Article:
Tourism-An Evolving Creature

The first article,  A Dark Tourism Spectrum actually opened my eyes to the actual “dark” side of tourism that I don’t think about as much. When I think of dark tourism, I imagine ghost tours, the Catacombs of Paris, and weird places in cities that aren’t usually in the guide books. I never really think of dark tourism in regards to Auschwitz or memorial sites like Ground Zero. The author tries to understand why some tourists are fascinated with these kinds of areas and tours, but I honestly don’t see much wrong with it. As long as people aren’t “celebrating” a specific tragedy by going to Ground Zero or Auschwitz, then there is something very sobering about standing in sites like those. I feel that if we all ignored those sites, we would be forgetting them to an extent. An interesting point that Dark Tourism: Mediating Between the Dead and the Living brings up is the fact that people are more intrigued with dark tourism surrounding deaths that are uncommon. People don’t want to visit sites where people suffered from cancer or strokes, but want to visit sites were people died from “crazy” things that aren’t common for everyday people. I think this comes from a deep mental state that is intrigued by death while being scared of your own.

Another aspect of death that I didn’t think about until these readings is how we as a society deal with dead bodies. The article, From Privates to Presidents really opened my eyes to that topic. I guess it is a little strange that we have remains from Presidents in museums and other bloody relics, but it honestly doesn’t bother me. In some cases, preserving artifacts like President Lincoln’s bone fragments or unknown soldiers’ bodies can have heavy personal impacts on museum goers just seeing sights like Ground Zero and Auschwitz. This also relates to the Numinous Objects article which asserts that historical artifacts tell stories and can have personal significance to people. There’s a difference between looking at an image of an event or a person and actually seeing the object in front of you. My favorite quote from this article that I think really sums up how fascinating and personally touching artifacts can be is: “Harriet Tubman’s apple trees, still producing fruit on her farmstead in Auburn, New York, embody the peace and liberty she sought for herself and her people in more than thirty Underground Railroad expeditions into the heartland of slavery. The trees stand in silent counterpoint to the famous photograph of Tubman in uniform, leaning on the long rifle she carried for so many years before she had the freedom to pick up a hoe.” (Numinous Objects, pg. 12) Something as simple as the apple trees Tubman planted and took care of can be simple reminders of our past.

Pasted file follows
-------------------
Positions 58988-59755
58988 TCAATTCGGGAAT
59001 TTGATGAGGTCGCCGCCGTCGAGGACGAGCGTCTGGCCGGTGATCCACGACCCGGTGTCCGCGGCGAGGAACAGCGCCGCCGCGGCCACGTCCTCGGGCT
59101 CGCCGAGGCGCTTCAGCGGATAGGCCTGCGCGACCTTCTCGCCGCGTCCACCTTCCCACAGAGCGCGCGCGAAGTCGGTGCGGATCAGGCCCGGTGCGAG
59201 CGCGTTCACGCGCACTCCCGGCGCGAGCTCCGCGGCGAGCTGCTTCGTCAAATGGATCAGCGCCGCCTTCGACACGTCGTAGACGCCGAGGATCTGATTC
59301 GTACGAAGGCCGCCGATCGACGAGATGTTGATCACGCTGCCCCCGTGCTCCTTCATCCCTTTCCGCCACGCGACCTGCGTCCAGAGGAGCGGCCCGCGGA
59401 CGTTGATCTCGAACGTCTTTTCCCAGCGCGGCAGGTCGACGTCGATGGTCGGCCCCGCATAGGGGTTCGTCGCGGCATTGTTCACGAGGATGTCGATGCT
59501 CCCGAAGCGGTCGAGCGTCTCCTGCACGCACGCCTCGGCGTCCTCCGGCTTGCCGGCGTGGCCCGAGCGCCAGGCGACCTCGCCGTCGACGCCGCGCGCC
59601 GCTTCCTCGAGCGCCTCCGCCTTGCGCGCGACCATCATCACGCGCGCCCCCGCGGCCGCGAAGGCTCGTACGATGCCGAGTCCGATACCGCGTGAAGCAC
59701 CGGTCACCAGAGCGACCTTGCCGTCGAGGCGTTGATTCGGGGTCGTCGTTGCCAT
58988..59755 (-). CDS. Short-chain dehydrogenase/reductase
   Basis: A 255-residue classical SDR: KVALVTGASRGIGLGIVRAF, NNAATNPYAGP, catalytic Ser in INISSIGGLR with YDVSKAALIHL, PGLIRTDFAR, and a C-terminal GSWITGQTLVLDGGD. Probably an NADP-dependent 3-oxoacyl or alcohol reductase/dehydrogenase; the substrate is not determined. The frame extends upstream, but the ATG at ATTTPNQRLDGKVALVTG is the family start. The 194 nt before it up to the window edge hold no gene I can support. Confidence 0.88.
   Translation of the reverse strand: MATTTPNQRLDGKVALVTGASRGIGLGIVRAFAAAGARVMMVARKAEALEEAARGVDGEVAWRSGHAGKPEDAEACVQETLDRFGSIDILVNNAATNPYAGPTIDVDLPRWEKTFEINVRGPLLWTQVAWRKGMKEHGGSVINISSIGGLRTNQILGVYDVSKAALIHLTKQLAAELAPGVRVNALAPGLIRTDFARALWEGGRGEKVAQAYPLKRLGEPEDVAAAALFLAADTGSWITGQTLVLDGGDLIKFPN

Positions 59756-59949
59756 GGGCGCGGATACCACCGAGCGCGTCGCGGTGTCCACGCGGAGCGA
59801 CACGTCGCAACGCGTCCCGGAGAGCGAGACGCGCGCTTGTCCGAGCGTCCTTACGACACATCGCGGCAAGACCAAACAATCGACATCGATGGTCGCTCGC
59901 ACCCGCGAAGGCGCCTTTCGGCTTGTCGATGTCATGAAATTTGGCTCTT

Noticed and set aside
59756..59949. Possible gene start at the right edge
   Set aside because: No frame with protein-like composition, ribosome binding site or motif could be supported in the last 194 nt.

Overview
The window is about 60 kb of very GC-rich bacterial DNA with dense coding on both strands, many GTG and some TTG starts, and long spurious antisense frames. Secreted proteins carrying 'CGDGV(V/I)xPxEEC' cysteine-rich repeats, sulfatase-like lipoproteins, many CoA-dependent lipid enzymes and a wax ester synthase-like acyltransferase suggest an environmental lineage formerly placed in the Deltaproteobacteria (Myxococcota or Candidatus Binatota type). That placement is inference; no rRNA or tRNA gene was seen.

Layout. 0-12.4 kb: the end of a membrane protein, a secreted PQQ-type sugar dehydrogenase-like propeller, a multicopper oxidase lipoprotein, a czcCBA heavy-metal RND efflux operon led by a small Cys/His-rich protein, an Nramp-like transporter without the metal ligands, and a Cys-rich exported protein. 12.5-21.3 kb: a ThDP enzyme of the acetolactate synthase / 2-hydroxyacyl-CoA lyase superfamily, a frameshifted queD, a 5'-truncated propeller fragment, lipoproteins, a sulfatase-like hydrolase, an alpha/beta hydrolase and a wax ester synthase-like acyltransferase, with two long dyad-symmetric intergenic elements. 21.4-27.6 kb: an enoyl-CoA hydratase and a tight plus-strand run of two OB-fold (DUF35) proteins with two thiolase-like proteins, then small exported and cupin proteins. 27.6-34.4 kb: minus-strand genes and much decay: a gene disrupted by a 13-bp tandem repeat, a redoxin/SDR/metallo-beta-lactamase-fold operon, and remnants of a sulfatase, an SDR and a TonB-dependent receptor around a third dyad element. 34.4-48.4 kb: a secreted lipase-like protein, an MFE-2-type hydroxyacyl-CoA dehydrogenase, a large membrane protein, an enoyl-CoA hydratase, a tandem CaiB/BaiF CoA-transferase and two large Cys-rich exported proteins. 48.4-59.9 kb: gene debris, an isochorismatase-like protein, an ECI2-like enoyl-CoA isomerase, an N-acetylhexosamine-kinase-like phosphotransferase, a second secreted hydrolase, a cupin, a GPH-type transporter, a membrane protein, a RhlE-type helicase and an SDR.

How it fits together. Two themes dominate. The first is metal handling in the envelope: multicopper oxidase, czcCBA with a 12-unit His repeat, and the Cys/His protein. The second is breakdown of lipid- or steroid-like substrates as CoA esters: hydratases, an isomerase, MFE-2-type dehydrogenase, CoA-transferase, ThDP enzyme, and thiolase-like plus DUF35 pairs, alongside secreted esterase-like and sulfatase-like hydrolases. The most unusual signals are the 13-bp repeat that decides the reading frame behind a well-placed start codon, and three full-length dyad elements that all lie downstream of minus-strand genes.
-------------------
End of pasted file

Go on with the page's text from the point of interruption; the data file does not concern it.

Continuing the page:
While dark tourism might be weird and scary, I think aspects of it are very beneficial and can be deeply moving for visitors. While celebrating atrocities and deaths is terrible and should not be encouraged, by limiting dark tourism we are in danger of sweeping atrocities under the rug and only teaching them in history books (if we’re lucky). There’s a deep feeling that I think people truly want to experience that you can’t get from watching a documentary or hearing about events. You kind of just…have to be there, right?

3 thoughts on “Tourism-An Evolving Creature”

  1. I love the quote about the trees. It’s really powerful. I also did even realize how prevalent dark tourism is. I agree that sites like Auschwitz and Ground Zero need to be visited or else they become forgotten. My issue, that I talked about in my post, is that places like Ground Zero charge admission. For that particular museum, it’s $24/adult. I feel like it’s everyone’s history so everyone should be allowed to access it (I realize this is problematic).

  2. I understand selling tickets to help with the up keep and preservation of historical places. I also understand the making of money from smaller non-profit places to help preserve them for the future. I agree that exploiting historical sites, especially ones with a lot of death, is repugnant and tarnishes that place. If these places like the ground zero want to charge high priced tickets for people to see it is wrong. It is public history and if the money is being used just to make money that is wrong, it should be treated as a religious shrine or cemetery.

  3. I loved the quote about the trees. It reminded me of the how the Basques use the Guernica tree to memorialize the 1937 bombing. Those kinds of sites and memorials are so much easier for me to digest, as they still emphasize the importance of the person, place, or events, and, at least for me, still elicit the emotional response that I think many places hope to gain by using those more macabre techniques.

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